May 8, 2013

This guest post was written by Karen Hardin, MSN, RN, NE-BC, CNE, the director of the bachelor of science in nursing programs at Marian University, Indianapolis, IN. In 2012 she attended Telling Stories, Discovering Voice: A Writing Weekend for Nurses, offered by the CHMP’s program in Narrative Writing for Health Care Professionals

Forty years ago this summer I graduated from a diploma nursing program at a large city hospital. I agreed to stay on as a nurse and was assigned to the female surgical unit. I was pulled, on my first day, to the male unit across the hall, which became my home for the next three years. I progressed from new graduate to charge nurse to head nurse within a year. Now, that hospital is moving to a state-of-the art facility, and that move, along with my 40th anniversary, have put me in mind of 1973, a year of many firsts for me: first job, first paycheck, first white uniform, first patient death.

First death: I knew James (not his real name) for only the last hour of his life. I’ve never forgotten him or the events of that day.

The day started with morning report from the night-shift charge nurse, Mac. We all called each other by last name, but we called her Mac. She sat at the head of the table in the nurses’ station at 7 AM. I, the only RN at the table, sat next to her. She’d started working there the year I was born.

Immediately after assignments were posted, I made my first set of rounds. James was in the second bed by the window in 16B, one of two four-bed rooms. He had been in the ICU until the night before. I took the clipboard from the foot of the bed and looked through his records: temperature, pulse, blood pressure, intake, and output. I introduced myself as the day-shift charge nurse. I did a quick head to toe. I checked his nasal canal. I checked the IV rate, solution, and site. I made sure that his abdominal dressing was dry and intact, his pedal pulses were present, and he was alert and oriented times three. I assessed the other three patients in the room and as I left, James asked me, “What do they call you around here, Little Mac?”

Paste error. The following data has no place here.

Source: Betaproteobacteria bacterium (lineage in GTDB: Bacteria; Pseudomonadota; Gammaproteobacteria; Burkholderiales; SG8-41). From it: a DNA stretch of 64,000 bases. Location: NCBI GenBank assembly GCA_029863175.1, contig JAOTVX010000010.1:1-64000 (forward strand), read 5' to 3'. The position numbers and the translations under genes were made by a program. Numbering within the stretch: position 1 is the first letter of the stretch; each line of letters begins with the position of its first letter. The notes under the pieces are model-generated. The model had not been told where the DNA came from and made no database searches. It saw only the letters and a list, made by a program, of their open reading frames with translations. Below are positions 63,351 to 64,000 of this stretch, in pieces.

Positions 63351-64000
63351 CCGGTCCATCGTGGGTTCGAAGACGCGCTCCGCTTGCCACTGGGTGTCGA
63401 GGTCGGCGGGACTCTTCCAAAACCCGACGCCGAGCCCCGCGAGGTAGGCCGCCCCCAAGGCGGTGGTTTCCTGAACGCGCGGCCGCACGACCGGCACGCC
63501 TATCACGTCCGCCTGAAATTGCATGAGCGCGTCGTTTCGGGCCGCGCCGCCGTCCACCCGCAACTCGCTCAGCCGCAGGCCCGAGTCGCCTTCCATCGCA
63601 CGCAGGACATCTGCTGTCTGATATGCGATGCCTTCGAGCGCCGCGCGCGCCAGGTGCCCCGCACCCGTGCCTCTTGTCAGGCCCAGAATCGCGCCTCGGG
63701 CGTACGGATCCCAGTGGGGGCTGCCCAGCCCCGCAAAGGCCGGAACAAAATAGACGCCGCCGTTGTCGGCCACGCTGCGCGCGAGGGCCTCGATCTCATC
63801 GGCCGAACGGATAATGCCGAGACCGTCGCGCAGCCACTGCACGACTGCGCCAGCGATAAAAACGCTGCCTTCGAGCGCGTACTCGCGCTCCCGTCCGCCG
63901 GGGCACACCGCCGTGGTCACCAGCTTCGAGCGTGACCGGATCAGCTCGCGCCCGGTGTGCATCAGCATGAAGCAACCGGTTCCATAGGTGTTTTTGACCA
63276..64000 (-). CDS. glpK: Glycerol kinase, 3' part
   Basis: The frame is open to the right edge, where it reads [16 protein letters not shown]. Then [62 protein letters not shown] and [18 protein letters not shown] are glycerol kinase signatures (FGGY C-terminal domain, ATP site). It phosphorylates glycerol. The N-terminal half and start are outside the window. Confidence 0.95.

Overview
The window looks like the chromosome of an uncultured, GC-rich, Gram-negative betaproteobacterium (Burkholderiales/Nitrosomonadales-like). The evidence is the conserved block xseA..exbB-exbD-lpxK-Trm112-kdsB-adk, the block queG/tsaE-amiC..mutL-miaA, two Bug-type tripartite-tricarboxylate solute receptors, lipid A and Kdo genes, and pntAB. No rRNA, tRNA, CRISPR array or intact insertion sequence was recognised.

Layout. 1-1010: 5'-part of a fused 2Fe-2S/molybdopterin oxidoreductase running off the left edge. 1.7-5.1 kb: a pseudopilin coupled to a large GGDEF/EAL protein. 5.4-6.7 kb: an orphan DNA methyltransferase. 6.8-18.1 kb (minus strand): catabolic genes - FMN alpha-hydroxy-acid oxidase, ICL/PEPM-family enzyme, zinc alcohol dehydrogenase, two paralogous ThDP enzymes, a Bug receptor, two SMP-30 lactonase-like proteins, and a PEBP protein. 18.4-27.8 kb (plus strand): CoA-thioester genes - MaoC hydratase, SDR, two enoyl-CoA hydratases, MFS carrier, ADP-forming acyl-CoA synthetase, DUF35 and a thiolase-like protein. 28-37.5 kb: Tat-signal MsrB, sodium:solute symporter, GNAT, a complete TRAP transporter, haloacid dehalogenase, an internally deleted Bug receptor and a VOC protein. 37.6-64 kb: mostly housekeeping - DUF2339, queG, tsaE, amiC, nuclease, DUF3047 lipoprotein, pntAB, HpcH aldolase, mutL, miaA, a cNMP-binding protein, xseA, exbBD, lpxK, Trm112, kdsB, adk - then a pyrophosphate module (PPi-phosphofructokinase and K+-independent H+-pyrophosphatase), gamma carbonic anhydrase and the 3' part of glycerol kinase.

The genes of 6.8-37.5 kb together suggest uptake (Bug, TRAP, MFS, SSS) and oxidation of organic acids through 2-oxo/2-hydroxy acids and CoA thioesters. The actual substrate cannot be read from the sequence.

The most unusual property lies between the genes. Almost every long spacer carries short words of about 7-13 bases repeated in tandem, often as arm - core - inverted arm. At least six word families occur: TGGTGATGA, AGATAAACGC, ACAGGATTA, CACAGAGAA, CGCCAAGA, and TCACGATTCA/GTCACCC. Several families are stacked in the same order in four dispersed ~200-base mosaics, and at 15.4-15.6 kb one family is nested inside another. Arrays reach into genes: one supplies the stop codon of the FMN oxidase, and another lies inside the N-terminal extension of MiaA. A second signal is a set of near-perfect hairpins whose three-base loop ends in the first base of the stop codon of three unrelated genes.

After rounds, physician orders were next. Bond, the unit secretary, would take all the lab orders, make out the slips, put the ones for routine draws in one area, those that I had to do in different colored bins. Hopkins, a nurse’s aide, called into the nurses’ station that I needed to look in on 16B. I was just there, I thought. Hopkins was coming toward me when I met her in the hallway. I took one look at James from the entrance of the room, and yelled, “Call a code, get the code cart.”

I ran over to the foot of his bed, cranked the head of the bed down, pulled the headboard up and out of its pegs and placed it under his chest. The code team arrived, threw off their lab coats, and took charge. For the next half hour the team worked over James, a blur of opening packages, chest compressions, Ambu bagging, stopping and restarting CPR when the medications and interventions did nothing. At half past the hour, it was over.

“No,” I said, “it can’t be.” The code team picked up their lab coats, and filed out of the room.

“We did all we could do,” someone said.

I closed the curtain around James’s bed and got a basin of warm water. I washed his body and dressed him in a clean gown as Hopkins cleaned up the room and removed the code cart.

“His father is here,” Bond quietly told me over the intercom.

“I got here as fast as I could,” James’s father said.